Following the Supreme Court order on May 7 and Bombay High Court direction on April 29, a meeting of the High-Powered Committee (HPC) was convened to discuss decongestion of prisons amid the surge in Covid-19 cases.
The meetings that took place on May 7 and May 11, have resulted in the decision to release all prisoners who were granted temporary bail last year when the first wave broke out. The HPC has thus said, “After considering all the relevant factors as aforesaid, this Committee reiterates that all the prisoners, who fall in the category or class of prisoners held eligible for being released in terms of the Minutes of the Meeting of the High-Power Committee dated 25th March, 2020 and 11th May, 2020, read with Corrigendum dated 18th May, 2020, shall continue to be entitled to considered favourably for temporary release.”
The HPC has also issued guidelines and recommendations with respect to pending applications before the court. Currently, there are 12,571 interim bail applications listed before the different courts in the state. The Committee has decided that all these 12,571 applications and “all other applications for interim bail filed during the interregnum claiming benefit of the decisions of the High-Power Committee shall be decided within 10 days from today i.e., on or before 20 May 2021.”
Further, pleas pertaining to emergency paroles have been directed to be decided “within a period of 10 days from today i.e., on or before 20 May 2021.” Around 3,182 prisoners’ application for interim bail has been rejected. The HPC has now recommended that all these prisoners are eligible to re-apply for bail and the court will decide these applications afresh “without being influenced by the earlier orders passed by the Courts.”
Amongst these convicted prisoners and undertrials, people who are above the age of 65 years and have comorbidities (as spelt out by the India Council for Medical Research) shall be considered more “sympathetically” notwithstanding the rejection of their earlier pleas.
They have suggested that all Commissioners, Superintendents of all districts in Maharashtra shall issue necessary advisories and instructions to the Officers-in-Charge of all police stations to ensure that the Arnesh Kumar guidelines are strictly followed. The operative part of the judgment will be circulated to all officers-in-charge of police stations.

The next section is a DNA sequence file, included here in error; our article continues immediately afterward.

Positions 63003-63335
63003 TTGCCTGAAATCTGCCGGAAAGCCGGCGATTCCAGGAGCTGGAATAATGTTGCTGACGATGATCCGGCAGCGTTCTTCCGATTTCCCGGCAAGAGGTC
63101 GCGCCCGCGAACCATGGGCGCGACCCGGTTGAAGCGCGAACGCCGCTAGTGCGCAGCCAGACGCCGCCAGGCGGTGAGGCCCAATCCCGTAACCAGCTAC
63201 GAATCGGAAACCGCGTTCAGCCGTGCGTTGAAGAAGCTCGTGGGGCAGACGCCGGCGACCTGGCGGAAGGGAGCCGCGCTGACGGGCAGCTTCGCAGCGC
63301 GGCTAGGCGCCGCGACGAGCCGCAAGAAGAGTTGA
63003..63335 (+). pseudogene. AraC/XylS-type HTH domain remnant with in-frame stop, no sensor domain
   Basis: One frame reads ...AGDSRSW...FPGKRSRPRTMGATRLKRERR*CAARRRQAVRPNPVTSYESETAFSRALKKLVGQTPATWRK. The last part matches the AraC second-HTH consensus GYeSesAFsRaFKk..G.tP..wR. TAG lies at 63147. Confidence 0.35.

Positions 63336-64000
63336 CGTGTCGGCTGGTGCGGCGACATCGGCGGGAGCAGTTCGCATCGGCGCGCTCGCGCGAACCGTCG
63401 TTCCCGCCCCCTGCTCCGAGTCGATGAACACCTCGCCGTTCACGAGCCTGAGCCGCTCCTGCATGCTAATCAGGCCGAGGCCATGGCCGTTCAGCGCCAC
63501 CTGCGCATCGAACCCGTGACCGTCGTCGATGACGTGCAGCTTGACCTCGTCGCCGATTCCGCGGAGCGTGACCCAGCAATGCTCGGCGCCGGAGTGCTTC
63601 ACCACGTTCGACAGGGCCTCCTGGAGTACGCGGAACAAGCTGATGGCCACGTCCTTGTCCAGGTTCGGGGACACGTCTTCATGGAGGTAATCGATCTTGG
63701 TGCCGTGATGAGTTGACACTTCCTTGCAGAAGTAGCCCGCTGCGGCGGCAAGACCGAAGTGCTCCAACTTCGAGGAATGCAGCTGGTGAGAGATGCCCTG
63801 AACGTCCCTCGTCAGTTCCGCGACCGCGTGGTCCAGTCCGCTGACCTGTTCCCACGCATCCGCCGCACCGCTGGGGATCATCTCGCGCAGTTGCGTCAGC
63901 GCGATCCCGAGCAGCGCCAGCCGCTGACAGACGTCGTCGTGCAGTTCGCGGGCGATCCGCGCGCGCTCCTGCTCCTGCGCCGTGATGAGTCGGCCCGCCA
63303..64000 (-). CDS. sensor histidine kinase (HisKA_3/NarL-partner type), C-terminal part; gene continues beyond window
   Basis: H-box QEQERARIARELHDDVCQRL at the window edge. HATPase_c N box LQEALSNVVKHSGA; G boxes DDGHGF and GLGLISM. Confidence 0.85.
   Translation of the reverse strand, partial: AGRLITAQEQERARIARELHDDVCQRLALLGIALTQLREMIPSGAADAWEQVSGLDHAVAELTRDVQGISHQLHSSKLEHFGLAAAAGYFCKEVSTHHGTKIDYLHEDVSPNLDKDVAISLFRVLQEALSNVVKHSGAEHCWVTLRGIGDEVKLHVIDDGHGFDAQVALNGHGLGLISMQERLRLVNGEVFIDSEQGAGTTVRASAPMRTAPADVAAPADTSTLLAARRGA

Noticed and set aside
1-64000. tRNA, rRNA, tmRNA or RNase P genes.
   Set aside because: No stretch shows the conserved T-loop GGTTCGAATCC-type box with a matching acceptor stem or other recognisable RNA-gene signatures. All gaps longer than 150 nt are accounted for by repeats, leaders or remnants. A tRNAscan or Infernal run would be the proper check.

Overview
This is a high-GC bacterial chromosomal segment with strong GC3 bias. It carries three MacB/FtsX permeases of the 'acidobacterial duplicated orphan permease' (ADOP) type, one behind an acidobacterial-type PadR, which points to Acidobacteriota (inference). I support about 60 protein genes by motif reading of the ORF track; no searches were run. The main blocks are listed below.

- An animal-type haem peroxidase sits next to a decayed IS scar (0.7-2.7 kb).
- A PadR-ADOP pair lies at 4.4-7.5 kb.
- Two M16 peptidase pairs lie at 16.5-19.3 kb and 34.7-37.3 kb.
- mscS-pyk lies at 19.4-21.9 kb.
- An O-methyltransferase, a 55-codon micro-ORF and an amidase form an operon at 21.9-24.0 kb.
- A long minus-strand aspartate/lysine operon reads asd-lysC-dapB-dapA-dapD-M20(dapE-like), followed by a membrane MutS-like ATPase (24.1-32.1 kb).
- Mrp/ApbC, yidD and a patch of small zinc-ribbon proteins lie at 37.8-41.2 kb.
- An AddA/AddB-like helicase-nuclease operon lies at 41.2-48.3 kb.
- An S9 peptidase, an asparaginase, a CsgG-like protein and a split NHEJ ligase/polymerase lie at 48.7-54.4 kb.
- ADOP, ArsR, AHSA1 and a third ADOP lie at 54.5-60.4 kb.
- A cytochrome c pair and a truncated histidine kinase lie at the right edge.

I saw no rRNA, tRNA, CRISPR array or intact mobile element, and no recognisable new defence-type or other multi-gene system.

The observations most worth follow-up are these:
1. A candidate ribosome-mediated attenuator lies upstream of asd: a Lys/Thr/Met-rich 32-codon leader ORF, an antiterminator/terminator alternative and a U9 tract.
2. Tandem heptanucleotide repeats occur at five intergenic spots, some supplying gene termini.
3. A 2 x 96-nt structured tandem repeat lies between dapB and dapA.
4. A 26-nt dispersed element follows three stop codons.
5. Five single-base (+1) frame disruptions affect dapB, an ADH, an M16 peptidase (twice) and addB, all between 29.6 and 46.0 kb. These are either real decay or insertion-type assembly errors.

The Supreme Court had recently ordered that the Police will not make arrests against the guidelines laid down in Arnesh Kumar vs State of Bihar, which had held that arrests should be an exception in cases where the offences are punishable with less than 7 years imprisonment.
According to the Bombay High Court direction, 1,182 convicted prisoners are also entitled to this temporary relief. The HPC has recommended that they be released on temporary parole in the next 10 days.
The HPC has further recommended that all prisoners and jail staff must go through regular testing. “Appropriate medical facilities and treatments be made available to the prisoners and prison staff who are afflicted by the coronavirus,” read the notification.
Prisoners and all jail staffers have to be vaccinated at the earliest by conducting vaccination drives as and when sufficient stocks are made available. It also suggested the Home Department of the Maharashtra Government to take up the issue of vaccination with the Health department so as to set up vaccination centres in all prisons of Maharashtra. Separate isolation cells within the jail premises will be set up too.
Through its May 7 order, the Supreme Court had directed the HPCs constituted by the State Governments/Union Territories to consider the release of prisoners by adopting the guidelines followed by them last year, at the earliest, reported SabrangIndia.
Originally Published in Sabrang India